Historical research

Here’s a good post at Writer UnBoxed: Historical Novels—Your Research To-Do List.

I believe this post caught my eye because a commenter here recently mentioned how annoyed she gets when characters in historical novels have anachronistic names.

This post is about a lot more than that, though it *is* a bit amusing to think of a Regency with a protagonist named, say, Brittney.

I particularly like this suggestion:

Read historical fiction…carefully. An obvious instinct is, “How did other authors do this?” But remember, novelists don’t always get things right. Excellently researched novels are a complement to your research, not a substitution. They are fiction, after all. Unless…

Read novels that were once contemporary. My setting was 1918. So I read and reread Fitzgerald, Hemingway and others who lived then and wrote novels that were contemporary at the time.

This strikes me as perfect advice. I like nonfiction, but I read a lot more fiction and I definitely draw on, say Gillian Bradshaw, for descriptions of architecture. Not for historical settings, of course, but Bradshaw is a great resource for fantasy settings as well. I’d be inclined toward historical novels if I were writing one — and the suggestion to let some of those be contemporary-at-the-time novels is definitely one I would follow.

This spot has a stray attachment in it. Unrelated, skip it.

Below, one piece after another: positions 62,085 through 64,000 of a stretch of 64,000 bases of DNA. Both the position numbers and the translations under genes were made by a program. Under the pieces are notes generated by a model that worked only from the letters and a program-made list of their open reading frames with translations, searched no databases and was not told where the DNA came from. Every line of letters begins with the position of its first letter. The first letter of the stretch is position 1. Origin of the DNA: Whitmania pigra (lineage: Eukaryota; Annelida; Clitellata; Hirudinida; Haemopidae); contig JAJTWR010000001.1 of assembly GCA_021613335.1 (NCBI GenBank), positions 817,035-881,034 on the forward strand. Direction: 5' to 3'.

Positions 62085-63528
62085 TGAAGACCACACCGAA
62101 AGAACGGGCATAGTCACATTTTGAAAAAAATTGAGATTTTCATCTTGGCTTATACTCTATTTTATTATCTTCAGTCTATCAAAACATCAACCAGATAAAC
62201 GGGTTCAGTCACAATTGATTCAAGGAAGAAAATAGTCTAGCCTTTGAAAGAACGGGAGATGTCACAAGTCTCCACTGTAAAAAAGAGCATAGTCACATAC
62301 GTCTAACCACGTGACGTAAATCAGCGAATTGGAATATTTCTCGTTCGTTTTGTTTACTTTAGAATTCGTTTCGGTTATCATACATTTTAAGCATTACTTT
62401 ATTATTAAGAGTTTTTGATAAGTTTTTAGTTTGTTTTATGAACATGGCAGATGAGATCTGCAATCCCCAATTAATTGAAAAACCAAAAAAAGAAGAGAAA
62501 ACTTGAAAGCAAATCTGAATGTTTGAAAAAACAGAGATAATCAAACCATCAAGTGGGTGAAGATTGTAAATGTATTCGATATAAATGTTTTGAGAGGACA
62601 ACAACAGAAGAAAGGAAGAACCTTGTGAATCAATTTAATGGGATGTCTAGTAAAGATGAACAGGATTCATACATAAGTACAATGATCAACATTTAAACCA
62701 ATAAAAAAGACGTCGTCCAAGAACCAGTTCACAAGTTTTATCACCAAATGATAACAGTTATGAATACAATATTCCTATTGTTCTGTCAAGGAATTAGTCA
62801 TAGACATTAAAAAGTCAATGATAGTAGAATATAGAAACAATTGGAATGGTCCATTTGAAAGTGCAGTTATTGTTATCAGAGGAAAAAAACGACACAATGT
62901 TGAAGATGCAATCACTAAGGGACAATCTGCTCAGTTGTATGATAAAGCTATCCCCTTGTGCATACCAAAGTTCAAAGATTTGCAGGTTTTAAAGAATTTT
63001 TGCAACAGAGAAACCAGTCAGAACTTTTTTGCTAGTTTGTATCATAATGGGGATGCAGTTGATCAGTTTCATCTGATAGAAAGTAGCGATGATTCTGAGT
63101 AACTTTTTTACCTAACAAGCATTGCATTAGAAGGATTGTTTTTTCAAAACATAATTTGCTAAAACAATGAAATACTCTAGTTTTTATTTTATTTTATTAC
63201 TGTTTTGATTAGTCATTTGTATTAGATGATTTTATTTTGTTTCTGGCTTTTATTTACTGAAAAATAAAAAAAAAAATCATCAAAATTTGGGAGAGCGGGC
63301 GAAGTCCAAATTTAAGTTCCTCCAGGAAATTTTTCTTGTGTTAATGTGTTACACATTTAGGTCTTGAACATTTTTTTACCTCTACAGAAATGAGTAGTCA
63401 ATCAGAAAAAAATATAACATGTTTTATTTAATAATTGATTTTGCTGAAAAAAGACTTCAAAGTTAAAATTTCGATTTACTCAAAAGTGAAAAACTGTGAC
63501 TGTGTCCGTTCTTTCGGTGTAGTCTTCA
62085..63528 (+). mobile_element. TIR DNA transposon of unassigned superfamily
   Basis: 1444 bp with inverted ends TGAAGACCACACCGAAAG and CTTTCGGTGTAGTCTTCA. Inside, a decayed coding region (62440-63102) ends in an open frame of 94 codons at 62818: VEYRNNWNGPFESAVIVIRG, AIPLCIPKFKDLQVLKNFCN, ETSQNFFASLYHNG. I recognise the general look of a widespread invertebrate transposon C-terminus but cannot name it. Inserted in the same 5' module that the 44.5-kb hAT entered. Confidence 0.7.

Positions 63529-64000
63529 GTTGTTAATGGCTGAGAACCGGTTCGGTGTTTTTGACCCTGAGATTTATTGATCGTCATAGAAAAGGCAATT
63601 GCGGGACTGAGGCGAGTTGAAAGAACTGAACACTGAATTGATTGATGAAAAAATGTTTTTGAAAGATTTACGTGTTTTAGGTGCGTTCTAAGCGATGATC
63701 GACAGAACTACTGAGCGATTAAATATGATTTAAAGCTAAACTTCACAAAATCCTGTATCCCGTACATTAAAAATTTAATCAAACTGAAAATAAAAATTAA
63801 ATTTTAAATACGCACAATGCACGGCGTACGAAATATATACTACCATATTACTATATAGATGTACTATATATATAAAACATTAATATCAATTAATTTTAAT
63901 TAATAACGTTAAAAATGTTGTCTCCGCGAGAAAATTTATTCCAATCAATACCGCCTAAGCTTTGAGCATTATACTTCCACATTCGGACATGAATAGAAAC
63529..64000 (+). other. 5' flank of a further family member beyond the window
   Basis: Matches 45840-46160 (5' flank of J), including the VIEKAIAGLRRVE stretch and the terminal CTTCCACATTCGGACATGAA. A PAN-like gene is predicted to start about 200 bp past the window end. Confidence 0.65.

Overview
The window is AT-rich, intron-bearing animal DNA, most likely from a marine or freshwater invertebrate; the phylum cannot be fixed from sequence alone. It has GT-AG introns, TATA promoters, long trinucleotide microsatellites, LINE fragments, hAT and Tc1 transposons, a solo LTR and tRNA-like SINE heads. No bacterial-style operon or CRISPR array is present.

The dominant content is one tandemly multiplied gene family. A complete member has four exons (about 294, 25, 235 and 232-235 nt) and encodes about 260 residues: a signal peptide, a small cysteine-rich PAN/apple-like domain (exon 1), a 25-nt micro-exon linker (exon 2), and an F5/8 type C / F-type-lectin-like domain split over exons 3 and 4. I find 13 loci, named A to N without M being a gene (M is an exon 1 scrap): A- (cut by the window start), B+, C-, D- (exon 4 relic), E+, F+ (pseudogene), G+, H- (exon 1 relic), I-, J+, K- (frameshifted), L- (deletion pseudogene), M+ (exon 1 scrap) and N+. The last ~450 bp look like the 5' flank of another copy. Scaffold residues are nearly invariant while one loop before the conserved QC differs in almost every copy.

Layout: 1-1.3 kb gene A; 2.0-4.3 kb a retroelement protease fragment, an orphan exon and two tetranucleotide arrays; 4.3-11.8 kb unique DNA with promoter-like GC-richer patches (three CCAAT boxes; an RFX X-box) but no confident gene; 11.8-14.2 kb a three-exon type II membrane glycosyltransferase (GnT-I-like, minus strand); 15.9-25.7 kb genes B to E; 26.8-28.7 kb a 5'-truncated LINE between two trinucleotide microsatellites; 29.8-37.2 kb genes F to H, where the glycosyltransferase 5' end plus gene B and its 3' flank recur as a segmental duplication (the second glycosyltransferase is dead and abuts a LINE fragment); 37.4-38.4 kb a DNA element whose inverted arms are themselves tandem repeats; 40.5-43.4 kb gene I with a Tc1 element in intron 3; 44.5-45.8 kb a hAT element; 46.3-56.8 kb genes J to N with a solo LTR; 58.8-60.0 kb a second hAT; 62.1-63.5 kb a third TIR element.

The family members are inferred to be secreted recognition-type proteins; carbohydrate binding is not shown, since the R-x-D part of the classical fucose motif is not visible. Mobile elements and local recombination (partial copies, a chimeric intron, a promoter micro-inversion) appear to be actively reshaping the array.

Right at the moment, a WIP that I’m making some actual progress on is sort of historical. It’s a (very) alternate Regency-ish setting. So I am indeed drawing on Regency novels for setting details, but at the same time I don’t have to get everything right because as I say, (very) alternate. Strongly Regency flavored, shall we say, rather than an actual Regency setting as such.

Still, these suggestions remain good ones. Also, I trust I will avoid naming anybody anything too modern! Not too much a concern because most characters have somewhat odd names anyway, even by the standards of their own society.

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4 thoughts on “Historical research”

  1. Anachronistic slang, too, is an issue – If I happen to notice it, of course. I still remember a Regency heroine using ‘maverick’ about the love interest. No. Just… No. Even if it fits.

    Sometimes the author can pull it off, I’ll take Dunnett characters using anachronist modern terms, not to mention literary references, but she writes them so I believe if the info had existed the characters would have used it, so the anachronism hits my brain as a translation of a [period term ] and it works.

    I look forward to seeing you play in a sort-of-Regency setting.

  2. Sure. I’m casually reading a nonfiction book about the Regency period as well. But fiction does better than nonfiction to provide the “feel” and “flavor” of an era, imo.

  3. Coincidentally, another blog I often read has a post on a related topic: fantasy cartography. Should fantasy use world maps that make geographic sense (notably, mountains and rivers that follow accepted rules of geology), or should they be more like a pre-modern map, if it’s a fantasy based on pre-modern myth (a la Tolkien.) It has some excellent links, including to an amusing review of a Rothfuss book.

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